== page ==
The accused agreed with Mr Heneghan that he worked in the electrical business and he had no previous convictions. Jonathan Dowdall said he was not a member of Sinn Féin in January 2015. He said only his father and himself were present in the house on January 15 and disagreed that a third man was present in the house on the evening. He said he could not recall who made the "shocking" recording that night.
Jonathan Dowdall said he never referenced the IRA during Mr Hurley's false imprisonment and never threatened Mr Hurley's family. The accused said he deleted things from Mr Hurley's phone as Mr Hurley had access to his details.
Defence counsel, Mr Dean Kelly BL, then called Patrick Dowdall to give evidence to the hearing. Patrick Dowdall said Mr Hurley was present in his son's house for "about 40 minutes to an hour". Patrick Dowdall denied that he caused Mr Hurley to believe that his son was a member of the IRA and a member of a political party. He said threats were "never" made to Mr Hurley's family.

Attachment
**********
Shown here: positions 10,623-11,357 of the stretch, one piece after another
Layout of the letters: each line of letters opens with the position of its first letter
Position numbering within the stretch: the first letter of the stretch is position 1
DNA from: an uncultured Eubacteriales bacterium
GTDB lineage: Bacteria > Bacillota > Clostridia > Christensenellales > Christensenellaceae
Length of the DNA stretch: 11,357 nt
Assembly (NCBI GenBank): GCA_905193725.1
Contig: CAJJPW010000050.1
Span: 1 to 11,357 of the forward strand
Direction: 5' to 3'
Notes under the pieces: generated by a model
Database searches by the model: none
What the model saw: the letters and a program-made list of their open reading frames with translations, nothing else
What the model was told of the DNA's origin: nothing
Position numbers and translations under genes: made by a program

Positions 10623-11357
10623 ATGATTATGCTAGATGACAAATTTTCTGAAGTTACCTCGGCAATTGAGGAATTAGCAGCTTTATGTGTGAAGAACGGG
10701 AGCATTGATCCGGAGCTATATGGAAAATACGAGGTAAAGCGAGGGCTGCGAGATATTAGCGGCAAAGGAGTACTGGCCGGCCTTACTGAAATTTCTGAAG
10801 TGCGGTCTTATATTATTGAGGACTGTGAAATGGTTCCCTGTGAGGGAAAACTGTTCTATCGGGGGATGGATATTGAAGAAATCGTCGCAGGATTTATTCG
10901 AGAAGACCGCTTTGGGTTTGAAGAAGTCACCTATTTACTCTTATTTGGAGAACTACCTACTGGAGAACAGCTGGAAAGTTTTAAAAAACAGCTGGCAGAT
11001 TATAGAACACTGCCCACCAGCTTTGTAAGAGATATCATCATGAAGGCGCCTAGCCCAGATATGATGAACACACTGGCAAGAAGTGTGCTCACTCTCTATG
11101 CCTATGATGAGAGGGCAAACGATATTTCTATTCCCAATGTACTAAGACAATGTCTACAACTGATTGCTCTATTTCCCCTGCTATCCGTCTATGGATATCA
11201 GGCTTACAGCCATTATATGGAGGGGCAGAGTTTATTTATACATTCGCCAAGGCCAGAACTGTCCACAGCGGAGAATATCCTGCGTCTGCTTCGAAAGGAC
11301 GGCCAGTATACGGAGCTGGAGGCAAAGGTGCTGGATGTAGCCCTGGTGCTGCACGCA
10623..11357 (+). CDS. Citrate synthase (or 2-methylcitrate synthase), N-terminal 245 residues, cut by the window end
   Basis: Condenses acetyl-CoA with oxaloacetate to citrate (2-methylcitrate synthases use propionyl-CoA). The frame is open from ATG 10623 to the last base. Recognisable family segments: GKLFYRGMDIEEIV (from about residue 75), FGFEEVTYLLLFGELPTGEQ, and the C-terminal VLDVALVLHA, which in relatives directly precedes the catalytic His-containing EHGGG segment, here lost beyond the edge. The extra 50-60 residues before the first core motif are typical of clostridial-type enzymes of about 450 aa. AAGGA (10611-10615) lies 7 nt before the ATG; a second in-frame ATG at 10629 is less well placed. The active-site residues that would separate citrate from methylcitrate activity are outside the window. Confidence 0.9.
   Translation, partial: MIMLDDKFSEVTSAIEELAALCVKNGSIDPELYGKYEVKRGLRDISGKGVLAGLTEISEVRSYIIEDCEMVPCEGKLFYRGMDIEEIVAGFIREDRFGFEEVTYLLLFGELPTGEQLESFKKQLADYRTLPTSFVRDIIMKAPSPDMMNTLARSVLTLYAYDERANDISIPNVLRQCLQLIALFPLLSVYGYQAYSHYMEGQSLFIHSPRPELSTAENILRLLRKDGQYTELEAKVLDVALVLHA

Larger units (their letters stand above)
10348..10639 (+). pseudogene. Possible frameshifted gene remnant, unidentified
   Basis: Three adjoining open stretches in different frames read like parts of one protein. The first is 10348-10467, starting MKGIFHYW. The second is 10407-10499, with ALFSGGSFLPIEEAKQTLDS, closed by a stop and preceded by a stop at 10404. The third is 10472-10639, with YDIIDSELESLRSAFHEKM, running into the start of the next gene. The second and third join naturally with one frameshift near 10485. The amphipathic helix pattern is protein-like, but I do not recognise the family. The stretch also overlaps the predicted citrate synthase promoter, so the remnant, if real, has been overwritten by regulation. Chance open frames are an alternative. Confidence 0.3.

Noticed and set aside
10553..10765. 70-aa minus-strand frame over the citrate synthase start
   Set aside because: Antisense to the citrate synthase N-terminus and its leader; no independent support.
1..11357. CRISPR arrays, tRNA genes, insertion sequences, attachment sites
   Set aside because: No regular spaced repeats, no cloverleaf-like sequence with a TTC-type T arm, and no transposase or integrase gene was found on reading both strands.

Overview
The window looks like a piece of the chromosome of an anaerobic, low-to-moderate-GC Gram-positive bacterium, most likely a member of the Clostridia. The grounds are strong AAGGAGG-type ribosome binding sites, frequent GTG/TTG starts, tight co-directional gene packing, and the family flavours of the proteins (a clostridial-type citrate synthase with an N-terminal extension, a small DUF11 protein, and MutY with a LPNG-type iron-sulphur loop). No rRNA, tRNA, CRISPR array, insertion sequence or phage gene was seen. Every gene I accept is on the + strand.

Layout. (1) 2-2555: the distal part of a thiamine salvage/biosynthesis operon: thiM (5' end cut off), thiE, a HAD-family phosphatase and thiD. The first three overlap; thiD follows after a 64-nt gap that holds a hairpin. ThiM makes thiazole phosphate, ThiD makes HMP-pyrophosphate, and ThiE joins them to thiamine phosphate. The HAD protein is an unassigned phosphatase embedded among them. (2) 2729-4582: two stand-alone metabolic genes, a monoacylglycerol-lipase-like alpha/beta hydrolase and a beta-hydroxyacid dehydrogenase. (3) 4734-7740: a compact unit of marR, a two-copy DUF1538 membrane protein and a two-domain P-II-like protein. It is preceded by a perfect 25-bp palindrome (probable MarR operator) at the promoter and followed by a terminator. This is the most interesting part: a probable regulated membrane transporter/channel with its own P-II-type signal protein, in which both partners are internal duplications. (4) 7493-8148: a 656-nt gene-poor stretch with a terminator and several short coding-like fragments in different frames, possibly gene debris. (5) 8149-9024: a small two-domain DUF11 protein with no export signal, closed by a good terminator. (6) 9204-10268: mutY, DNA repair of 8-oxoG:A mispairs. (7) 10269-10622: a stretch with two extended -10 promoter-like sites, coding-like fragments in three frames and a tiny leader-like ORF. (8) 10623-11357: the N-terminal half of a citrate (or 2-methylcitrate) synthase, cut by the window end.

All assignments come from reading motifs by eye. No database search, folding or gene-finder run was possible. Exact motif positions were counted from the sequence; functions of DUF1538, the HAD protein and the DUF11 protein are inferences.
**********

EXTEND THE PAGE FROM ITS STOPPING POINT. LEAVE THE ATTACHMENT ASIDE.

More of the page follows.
Patrick Dowdall agreed with Mr Heneghan that what happened to Mr Hurley was a "spur of the moment decision" and "it just got out of hand".
Returning judgement, Ms Justice Kennedy said that after looking at the phone records she was not satisfied that Jonathan Dowdall made the first phone call to Mr Hurley and would give the accused men the benefit of the doubt. She said she was satisfied that Jonathan Dowdall had invited Mr Hurley for dinner in his house.
Ms Justice Kennedy also said she accepted that Patrick Dowdall was at the door and had ushered Mr Hurley into the garage.
The judge said she was satisfied that Mr Hurley was in the garage for approximately two hours and she did not accept the Dowdalls' evidence that he was there for between 30 minutes and one hour. Mr Hurley had maintained he was in the Dowdall's house for three hours.
Ms Justice Kennedy said it was clear that Mr Hurley's recollection regarding the UDA claim was "flawed" but she accepted IRA claims were made by Jonathan Dowdall.
The judge said she accepted that Mr Hurley's family were threatened.